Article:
MANKATO, Minn. -- When E.J. Henderson's left femur essentially snapped in half during a game in December, the gruesome nature of the injury shook the Minnesota Vikings and reduced some of the toughest guys around to tears.
The vision of their defensive captain's leg grotesquely flopping to the turf was devastating, and some wondered if he ever would play again.
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Less than eight months later, Henderson is back on the field, and his stunning recovery is having an equally strong effect on the team in the first few days of training camp.
"I know it was a bad injury and I know some of those injuries can be career-ending," defensive end Jared Allen said. "So to see him back running, to see him back with a helmet in his hand, to me is awesome. It's inspiring."
The quiet Henderson isn't a Ray Lewis, fire-and-brimstone type of leader. He smolders in the huddle, quietly and calmly making the calls with a style that is perfect for this veteran unit. There is no more respected player in the locker room than the middle linebacker, who is battling back from his second serious injury in the past two years.
Henderson missed the last 12 games of 2008 after a freak foot injury and was finally appearing to return to his dominant form in 2009 right around the time he collided with Vikings safety Jamarca Sanford while running down Arizona Cardinals running back Tim Hightower.
Henderson was in incredible pain on the field and was carted off while younger brother and teammate Erin held his hands.
"It's been a long seven months. But then again it's only seven months," Henderson said. "I've played football a long time. I've been here a long time. I just look at it as a little journey I took. Seven months and I'm back at it."
So how did he do it? How did Henderson go from his career being in jeopardy to expecting to be in the starting lineup Sept. 9 against the New Orleans Saints in such a short period of time?
Doctors placed a titanium rod in Henderson's leg during the surgery, and now he said he doesn't feel any pain while running or cutting.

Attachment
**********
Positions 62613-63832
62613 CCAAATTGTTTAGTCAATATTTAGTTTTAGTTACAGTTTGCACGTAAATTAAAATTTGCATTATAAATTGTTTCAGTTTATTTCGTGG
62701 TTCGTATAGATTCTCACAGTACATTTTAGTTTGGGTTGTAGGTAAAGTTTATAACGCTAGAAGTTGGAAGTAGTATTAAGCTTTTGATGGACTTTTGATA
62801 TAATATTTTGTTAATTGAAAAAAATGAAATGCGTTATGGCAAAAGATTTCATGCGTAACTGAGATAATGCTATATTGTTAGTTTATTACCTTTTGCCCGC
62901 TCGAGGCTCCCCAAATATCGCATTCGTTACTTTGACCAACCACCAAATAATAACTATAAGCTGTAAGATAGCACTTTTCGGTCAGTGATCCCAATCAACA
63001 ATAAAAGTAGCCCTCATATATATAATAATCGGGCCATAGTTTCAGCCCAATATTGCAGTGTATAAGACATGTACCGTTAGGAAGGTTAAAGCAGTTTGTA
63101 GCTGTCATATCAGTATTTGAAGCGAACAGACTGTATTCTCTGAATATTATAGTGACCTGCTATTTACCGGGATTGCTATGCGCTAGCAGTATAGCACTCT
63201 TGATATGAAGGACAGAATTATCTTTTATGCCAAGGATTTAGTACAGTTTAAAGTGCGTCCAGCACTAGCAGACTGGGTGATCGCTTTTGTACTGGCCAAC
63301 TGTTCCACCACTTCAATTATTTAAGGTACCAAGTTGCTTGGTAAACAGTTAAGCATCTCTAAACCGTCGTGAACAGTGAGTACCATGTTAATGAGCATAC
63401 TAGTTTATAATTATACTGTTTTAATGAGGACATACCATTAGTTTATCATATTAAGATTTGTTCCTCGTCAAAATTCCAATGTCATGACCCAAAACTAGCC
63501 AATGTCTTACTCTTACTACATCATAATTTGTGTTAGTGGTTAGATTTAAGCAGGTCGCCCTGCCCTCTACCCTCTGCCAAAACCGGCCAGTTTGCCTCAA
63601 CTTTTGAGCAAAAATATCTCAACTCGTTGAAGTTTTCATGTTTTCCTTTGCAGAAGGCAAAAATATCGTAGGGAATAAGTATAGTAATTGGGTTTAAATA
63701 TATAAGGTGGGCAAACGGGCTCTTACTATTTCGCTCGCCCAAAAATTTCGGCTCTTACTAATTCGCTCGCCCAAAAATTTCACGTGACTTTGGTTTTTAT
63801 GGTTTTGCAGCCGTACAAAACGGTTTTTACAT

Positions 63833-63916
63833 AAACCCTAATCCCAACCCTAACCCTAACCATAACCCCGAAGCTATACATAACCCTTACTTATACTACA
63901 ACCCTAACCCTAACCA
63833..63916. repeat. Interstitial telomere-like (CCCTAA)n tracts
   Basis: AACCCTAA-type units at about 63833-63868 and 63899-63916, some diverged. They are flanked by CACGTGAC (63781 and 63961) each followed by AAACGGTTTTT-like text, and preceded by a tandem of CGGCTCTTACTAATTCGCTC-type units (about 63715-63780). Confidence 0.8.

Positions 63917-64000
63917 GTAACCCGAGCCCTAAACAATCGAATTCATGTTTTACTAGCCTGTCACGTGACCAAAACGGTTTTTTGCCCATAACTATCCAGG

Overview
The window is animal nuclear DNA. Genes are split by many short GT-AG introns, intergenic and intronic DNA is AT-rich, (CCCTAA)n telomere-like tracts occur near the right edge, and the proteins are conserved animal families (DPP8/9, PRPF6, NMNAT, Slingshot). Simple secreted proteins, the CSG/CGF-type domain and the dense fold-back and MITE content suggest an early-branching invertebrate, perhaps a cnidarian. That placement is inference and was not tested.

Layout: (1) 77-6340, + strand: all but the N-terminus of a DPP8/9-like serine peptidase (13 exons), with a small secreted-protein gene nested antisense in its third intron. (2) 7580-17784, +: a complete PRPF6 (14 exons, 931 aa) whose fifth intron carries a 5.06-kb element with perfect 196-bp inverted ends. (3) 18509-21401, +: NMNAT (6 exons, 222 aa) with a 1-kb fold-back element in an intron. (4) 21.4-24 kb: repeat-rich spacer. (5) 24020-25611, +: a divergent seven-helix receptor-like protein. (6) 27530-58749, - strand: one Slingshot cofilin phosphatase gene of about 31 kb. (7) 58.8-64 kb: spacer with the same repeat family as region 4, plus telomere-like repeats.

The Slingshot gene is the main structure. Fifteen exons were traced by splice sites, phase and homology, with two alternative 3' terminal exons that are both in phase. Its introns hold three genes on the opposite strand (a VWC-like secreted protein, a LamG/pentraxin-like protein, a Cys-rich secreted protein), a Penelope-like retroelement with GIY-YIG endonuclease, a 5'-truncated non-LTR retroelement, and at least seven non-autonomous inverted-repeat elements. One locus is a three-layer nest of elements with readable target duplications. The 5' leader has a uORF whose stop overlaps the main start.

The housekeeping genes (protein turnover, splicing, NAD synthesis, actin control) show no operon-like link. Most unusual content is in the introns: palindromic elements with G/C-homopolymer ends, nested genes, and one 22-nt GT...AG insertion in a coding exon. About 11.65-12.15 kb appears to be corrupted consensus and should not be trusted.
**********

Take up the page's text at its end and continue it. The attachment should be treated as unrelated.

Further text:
"From the first day, he told me, 'I'm going to change the protocol with the way this injury is rehabilitated,' Vikings coach Brad Childress said. "He has had his jaw locked right from the beginning. Obviously it is a painful injury. He has been religious about his rehab, almost to the point where you have to hold him back."
Henderson has been on the field with Minnesota's first-team defense for significant stretches over the first two days of camp. But he isn't yet participating in some of the heavier contact drills as the Vikings ease him back into the fold.
In many ways, Henderson said this process was easier than returning from a back injury he suffered in college at Maryland.
"I would definitely put it in the same classification," he said. "But when a femur breaks, it was a clean break. I've got a titanium rod in there, so it's not like anything is going to happen to it. In that aspect, it was a little easier."
Rookie Jasper Brinkley filled in admirably in Henderson's absence last season, with veterans Ben Leber and Chad Greenway taking on more of the heavy lifting to help the Vikings reach the NFC title game.
Henderson, of course, watched that gut-wrenching loss at New Orleans from the sideline, feeling helpless as Drew Brees drove the Saints into position for the winning field goal in overtime.
"He's been on the verge of what I would say would be a Pro Bowl season, and then devastating injuries have happened," Allen said of Henderson. "I just want to see him get back, have a full year under his belt. That is one player that I can say without a doubt will help us win a championship."
The Vikings begin the 2010 season right where the 2009 season ended, and Henderson is determined to be on the field this time.
"It's healed. It feels good," he said. "I think once I get back out there and get in the swing of things, catch up on some reps, I'll be ready to go."
Copyright 2010 by The Associated Press